Last week, we concluded the first part of our look at the terms for various types of governments by wondering what life would be like if we lived in a cyberocracy or an algoracy — in other words, in a nation governed by computers. Let’s continue in that vein.

What could be worse than being governed by computers? How about being governed by the people who build and operate them? For instance, we could find ourselves living in a technocracy in which decision makers are selected to govern based upon their education or technical expertise.

Or we could end up in a netocracy, a portmanteau of “Internet” and “aristocracy,” (a term coined by the editors of Wired magazine in the early 1990s) in which a perceived global upper class bases its power on a technological advantage and networking skills. What could go wrong there? Just look at how well Twitter — I mean X — is doing.

Perhaps we should put our faith in people who are genuinely smart or honorable to run the country. For example we could try out a geniocracy, which, according to, “is a collegial government by geniuses elected under a selective democracy.” (Be careful not to confuse a geniocracy with a gerontocracy, which is rule by elders.)

And if those groups don’t pan out we could look to really wise, learned people such as philosophers to lead us, which would then give us a noocracy. They could then be succeeded by the meritorious in a meritocracy or perhaps a timocracy (which takes its name from the Greek word “time” or “value, honor”) and be ruled by the honorable.

“But what if rule by the brilliant and honorable doesn’t work out?” you ask. Fear not, there’s always the average American ready to pitch in and do his or her part. We could start with an isocracy, a political system in which everyone has equal power, kind of like how isobars on a weather map connect points of equal pressure.


Or we might want to try an ergatocracy, or rule by workers or the working class (from the Greek “ergates” or a workman) in which groups such as revolutionaries and rebels have created an alternative economy for people and workers. A possible last resort would be the establishment of a mobocracy (also called an ochlocracy), which is rule by a crowd or mob or by the intimidation of legitimate authorities.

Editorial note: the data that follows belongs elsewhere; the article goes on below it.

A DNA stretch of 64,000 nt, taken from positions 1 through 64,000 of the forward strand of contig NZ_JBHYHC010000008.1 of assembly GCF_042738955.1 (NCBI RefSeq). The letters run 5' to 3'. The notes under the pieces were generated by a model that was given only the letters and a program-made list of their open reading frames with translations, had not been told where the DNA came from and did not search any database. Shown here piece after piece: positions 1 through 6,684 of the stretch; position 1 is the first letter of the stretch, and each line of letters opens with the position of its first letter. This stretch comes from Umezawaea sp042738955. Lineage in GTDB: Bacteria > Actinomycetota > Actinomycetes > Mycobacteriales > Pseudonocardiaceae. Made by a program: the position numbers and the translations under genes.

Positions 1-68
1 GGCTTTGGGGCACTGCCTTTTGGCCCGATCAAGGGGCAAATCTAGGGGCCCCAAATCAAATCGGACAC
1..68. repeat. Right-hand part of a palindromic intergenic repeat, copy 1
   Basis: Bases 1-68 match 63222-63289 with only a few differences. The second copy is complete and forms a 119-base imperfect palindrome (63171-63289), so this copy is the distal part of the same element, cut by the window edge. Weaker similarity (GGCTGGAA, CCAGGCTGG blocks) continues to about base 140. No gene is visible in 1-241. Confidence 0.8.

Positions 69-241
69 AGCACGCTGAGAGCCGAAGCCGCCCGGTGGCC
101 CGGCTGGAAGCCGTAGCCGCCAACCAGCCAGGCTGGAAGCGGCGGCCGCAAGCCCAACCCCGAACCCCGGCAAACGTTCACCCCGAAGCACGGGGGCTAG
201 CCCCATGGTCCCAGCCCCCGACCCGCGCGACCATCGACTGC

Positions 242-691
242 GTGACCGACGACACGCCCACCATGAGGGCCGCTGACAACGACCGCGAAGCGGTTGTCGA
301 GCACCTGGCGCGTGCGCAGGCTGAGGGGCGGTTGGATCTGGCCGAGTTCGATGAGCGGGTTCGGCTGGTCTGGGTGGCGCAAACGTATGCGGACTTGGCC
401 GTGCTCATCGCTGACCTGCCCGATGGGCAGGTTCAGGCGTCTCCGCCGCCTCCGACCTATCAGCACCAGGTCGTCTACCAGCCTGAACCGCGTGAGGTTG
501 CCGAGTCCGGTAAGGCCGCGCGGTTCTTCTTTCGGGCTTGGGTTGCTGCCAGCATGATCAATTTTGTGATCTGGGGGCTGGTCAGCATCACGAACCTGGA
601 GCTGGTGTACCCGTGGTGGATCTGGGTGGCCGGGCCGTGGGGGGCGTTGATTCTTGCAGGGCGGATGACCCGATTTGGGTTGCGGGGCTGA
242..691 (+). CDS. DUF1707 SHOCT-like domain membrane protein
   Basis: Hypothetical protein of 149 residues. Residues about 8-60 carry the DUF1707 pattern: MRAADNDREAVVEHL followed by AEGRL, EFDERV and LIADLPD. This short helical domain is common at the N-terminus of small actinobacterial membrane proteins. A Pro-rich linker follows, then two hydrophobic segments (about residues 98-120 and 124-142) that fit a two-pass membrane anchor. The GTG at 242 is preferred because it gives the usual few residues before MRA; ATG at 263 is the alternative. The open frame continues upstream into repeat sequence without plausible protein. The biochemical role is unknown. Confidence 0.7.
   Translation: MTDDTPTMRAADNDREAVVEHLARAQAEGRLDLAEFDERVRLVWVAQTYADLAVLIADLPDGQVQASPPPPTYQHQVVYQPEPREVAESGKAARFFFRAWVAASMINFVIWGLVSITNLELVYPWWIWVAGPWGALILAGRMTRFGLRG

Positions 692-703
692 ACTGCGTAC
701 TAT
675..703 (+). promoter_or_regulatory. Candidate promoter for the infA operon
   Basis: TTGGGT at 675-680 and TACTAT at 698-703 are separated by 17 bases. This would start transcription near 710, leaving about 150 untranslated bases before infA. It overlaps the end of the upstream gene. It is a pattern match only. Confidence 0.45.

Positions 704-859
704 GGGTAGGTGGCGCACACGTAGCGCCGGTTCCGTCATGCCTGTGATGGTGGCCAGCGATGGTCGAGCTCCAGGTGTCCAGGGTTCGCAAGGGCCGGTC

There’s no way to sugar coat it, our last types of government involve associating with some really bad actors. First up is the kratocracy, which comes from the Greek “krateros” or “strong,” and is a government based on coercive power by those who seized control through physical violence or coercion.

Batting second is the kakistocracy, which comes to us, says Merriam-Webster, by way of the Greek word “kakistos,” (the superlative of bad) and obviously means “government by the worst people.”

Third in the order, and originating from the Greek words “klepto” (I steal) and “kratos” (rule), is kleptocracy, a government whose corrupt leaders use their power to expropriate the wealth of the people and land they govern, typically through embezzlement.

Batting cleanup is nepotocracy, which gets its root from the Italian word “nipote” or “nephew,” and is, according to, “a government run solely by giving your family and close friends jobs after firing anyone with experience and everyone who won’t kiss the ring.”

In the end, we get the type of government we deserve. A quote attributed to Edmund Burke reminds us, “The only thing necessary for the triumph of evil is for good men to do nothing.”

Or, as New Yorker drama critic Alexander Woollcott put it, “I’m tired of hearing it said that democracy doesn’t work. Of course it doesn’t work. We are supposed to work it.”

Jim Witherell of Lewiston is a writer and lover of words whose work includes “L.L. Bean: The Man and His Company” and “Ed Muskie: Made in Maine.” He can be reached at

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